Dubai Desert Classic 2014: The $2.5m hole-in-one shot tempts Rory McIlroy - Golf - Sport - The Independent

Dubai Desert Classic 2014: The $2.5m hole-in-one shot tempts Rory McIlroy

 

DUBAI

This is Dubai, and bling is back. If you want to get the attention of a millionaire golfer you have to go big. The Dubai Desert Classic has gone bigger than any tournament on earth with a record jackpot for a hole-in-one at the 17th, a cool $2.5 million (£1.5m). Even Rory McIlroy is interested.

For the organisers, who arrived at the sum as a neat way of marking the tournament’s 25th anniversary,  it is a win-win. They love the attention the prize attracts and they are rich enough not to care if anyone collects.

Indeed, the publicity is probably worth double to a city state on the move. Everywhere you turn in Dubai, concrete is being poured once more. Will it end in the same over-inflated, property-stoked heap as before? Probably, but no one is thinking that way now.

McIlroy is busy driving his own recovery, second last time out in Abu Dhabi and a winner at his previous tournament in Sydney. He will not be holding back at the 359-yard par-four 17th even if the wind is against. Once they move the tees up on Saturday and Sunday, he won’t even need his driver to traverse the 325 yards to the pin.  

“I’ll go for it,” McIlroy said. “If you are confident enough with your driver, why not? If they move the tee up it’s only going to play 295 or 300. That’s a three-wood. No matter what way the wind is, it shouldn’t be a problem to get there. There are not many chances you have to win $2.5m in one shot, so I’ll give it a go.”

Defending champion Stephen Gallacher is not in the same class of hitter as MclIroy, but bought into the theme readily enough, encouraged by the man carrying the bag.  “There’s no way I’ll be laying up for that hole. I think my caddie [Damien Moore] will leave me the driver and run because he is on 10 per cent,” he said.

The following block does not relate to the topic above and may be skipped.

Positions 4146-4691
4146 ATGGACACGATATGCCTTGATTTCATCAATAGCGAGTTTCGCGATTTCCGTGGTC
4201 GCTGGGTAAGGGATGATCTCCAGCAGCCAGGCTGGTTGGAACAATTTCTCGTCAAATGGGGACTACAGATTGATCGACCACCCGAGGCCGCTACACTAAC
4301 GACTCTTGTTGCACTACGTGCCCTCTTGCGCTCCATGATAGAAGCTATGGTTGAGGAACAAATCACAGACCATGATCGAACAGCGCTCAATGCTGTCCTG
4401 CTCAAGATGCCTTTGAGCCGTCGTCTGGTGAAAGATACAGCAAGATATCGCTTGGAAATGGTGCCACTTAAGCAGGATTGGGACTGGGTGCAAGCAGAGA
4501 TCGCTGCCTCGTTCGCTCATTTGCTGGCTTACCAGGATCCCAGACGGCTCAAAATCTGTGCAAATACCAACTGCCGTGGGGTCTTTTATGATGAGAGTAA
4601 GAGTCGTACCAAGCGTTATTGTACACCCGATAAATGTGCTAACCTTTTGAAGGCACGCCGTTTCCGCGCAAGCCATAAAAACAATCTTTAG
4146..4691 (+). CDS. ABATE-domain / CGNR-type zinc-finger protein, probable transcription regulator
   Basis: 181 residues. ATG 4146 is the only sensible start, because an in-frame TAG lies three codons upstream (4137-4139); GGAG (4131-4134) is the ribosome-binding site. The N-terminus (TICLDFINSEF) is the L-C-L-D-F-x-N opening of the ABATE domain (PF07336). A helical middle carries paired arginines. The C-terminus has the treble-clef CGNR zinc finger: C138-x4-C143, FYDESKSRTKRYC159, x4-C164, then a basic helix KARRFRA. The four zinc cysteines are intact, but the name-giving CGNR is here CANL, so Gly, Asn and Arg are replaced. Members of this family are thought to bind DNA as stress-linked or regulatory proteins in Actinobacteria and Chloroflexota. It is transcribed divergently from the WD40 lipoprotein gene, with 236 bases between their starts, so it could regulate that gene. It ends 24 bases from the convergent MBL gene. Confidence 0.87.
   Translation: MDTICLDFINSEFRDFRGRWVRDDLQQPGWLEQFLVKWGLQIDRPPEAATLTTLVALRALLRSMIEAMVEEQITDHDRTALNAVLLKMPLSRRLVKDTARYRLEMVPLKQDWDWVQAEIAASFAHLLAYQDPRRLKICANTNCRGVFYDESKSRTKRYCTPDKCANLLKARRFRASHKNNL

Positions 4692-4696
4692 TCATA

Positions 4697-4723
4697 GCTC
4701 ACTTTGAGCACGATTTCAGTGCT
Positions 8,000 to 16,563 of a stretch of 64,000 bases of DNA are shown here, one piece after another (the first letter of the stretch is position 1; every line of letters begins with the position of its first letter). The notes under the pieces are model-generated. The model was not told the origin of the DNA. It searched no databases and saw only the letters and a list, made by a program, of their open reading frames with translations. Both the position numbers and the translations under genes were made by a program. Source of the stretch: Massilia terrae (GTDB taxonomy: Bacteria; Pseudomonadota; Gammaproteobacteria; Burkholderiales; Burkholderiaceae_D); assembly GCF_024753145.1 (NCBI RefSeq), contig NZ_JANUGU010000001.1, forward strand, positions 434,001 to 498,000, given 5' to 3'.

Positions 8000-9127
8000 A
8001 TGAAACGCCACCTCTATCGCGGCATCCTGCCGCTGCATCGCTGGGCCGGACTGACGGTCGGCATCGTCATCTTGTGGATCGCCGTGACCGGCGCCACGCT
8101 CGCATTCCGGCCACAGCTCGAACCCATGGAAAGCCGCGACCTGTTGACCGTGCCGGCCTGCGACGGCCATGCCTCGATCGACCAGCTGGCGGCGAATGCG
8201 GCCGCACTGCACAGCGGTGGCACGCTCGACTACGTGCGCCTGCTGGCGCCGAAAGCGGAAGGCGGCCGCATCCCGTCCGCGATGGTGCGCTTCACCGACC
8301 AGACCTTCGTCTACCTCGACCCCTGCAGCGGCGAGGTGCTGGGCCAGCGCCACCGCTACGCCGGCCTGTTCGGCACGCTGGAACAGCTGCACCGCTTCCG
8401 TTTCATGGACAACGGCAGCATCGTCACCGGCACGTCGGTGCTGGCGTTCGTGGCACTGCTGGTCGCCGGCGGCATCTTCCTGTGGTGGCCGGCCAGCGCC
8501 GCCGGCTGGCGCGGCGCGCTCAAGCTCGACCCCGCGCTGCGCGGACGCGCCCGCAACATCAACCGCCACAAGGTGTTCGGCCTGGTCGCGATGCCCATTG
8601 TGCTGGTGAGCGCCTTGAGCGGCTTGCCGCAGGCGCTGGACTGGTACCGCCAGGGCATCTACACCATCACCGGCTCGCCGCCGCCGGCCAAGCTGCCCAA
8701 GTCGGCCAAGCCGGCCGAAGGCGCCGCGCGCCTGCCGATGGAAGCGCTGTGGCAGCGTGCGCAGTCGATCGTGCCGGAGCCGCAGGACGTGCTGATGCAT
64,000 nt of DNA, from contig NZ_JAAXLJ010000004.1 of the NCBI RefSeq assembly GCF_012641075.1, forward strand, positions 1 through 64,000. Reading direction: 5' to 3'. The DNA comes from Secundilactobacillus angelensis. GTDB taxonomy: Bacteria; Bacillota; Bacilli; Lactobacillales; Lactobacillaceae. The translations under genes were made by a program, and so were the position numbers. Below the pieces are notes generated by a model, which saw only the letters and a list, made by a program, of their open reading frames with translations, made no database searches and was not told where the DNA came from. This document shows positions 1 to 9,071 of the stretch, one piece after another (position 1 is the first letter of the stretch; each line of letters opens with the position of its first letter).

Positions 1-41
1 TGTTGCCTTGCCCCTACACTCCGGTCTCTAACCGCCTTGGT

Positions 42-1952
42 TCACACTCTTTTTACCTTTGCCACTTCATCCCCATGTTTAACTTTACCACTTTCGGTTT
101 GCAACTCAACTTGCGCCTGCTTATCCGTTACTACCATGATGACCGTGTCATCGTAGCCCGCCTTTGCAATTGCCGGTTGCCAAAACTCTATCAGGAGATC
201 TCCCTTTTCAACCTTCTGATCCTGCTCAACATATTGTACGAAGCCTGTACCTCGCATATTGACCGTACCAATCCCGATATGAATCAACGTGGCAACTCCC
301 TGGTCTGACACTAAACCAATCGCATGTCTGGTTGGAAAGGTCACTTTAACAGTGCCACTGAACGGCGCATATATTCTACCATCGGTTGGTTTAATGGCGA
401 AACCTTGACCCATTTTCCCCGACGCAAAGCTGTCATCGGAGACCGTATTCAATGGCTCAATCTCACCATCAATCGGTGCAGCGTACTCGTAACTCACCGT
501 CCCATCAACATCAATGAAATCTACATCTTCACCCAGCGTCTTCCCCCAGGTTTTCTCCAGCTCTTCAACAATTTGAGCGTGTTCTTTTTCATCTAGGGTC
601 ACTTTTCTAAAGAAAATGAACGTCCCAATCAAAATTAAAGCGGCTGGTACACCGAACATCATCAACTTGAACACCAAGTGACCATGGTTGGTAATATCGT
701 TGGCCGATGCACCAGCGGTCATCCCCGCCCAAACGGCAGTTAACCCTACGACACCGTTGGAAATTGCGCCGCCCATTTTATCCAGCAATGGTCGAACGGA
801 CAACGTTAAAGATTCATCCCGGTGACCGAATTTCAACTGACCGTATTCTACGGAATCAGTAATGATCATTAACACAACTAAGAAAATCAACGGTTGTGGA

The hole design features a huge dog leg to the right. The route to the loot is over the trees, cutting out the elbow. The danger lies in getting the incorrect line, or the wrong elevation, as Lee Westwood did a couple of years ago when his ball was claimed by a palm tree. He thought about sending caddie Billy Foster up to identify his ball but there were no ladders long enough.

Despite the risk, Gallacher won’t die wondering. “I think it’s a great thing. It’s quite a blind shot. I bet he [Moore] is out there now getting the line for me. I’ve never seen him work so hard. You’ve got to hit a good shot even to get close. If the wind is favourable you’ll definitely get on it.”

Gallacher goes out in the Hollywood three-ball alongside McIlroy and Tiger Woods, who dismissed concerns about his form after posting a 79 in California to miss last Saturday’s second cut at the Farmers Insurance Open.

“My game was nowhere near as sharp as I would have liked last week. I was just a fraction off, and a fraction off on a golf course [Torrey Pines South] set up that hard bit a lot of us. I think the average score was just over 73 on Saturday. I shot 79,” said Woods.

“I needed to make a few, slight adjustments. I went home Sunday and hit a few shots. I came out here and just wanted to improve.

“It was all right yesterday. I hit it a lot better today. I made a few changes last night and felt pretty good about what I was doing today.”

Woods has won this event twice. McIlroy fancies his chances of becoming only the third player to do so after Woods and three-time champion Ernie Els. It was here in 2009 that McIlroy posted his first professional victory. A year ago he elected to go skiing in Courcheval rather than compete, believing all was well in his world.

He then saw his form go downhill quicker than his skis, a mistake, he said, that he will not be making again. “Last year I felt working on the range, especially with the new clubs was going to be better than playing. It was probably the other way around. I needed to test the stuff out in competition. I sort of learnt that pretty quickly into the season.”

Meanwhile Phil Mickelson’s title defence at this week’s Waste Management Phoenix Open remains in doubt following his withdrawal in California because of a back injury. Mickelson made the halfway cut at Torrey Pines but was then forced to pull out of the event before the start of the third round.

If he is unable to play, Ian Poulter and Lee Westwood will be among those hoping to take advantage of the five-time major winner’s absence at TPC Scottsdale.

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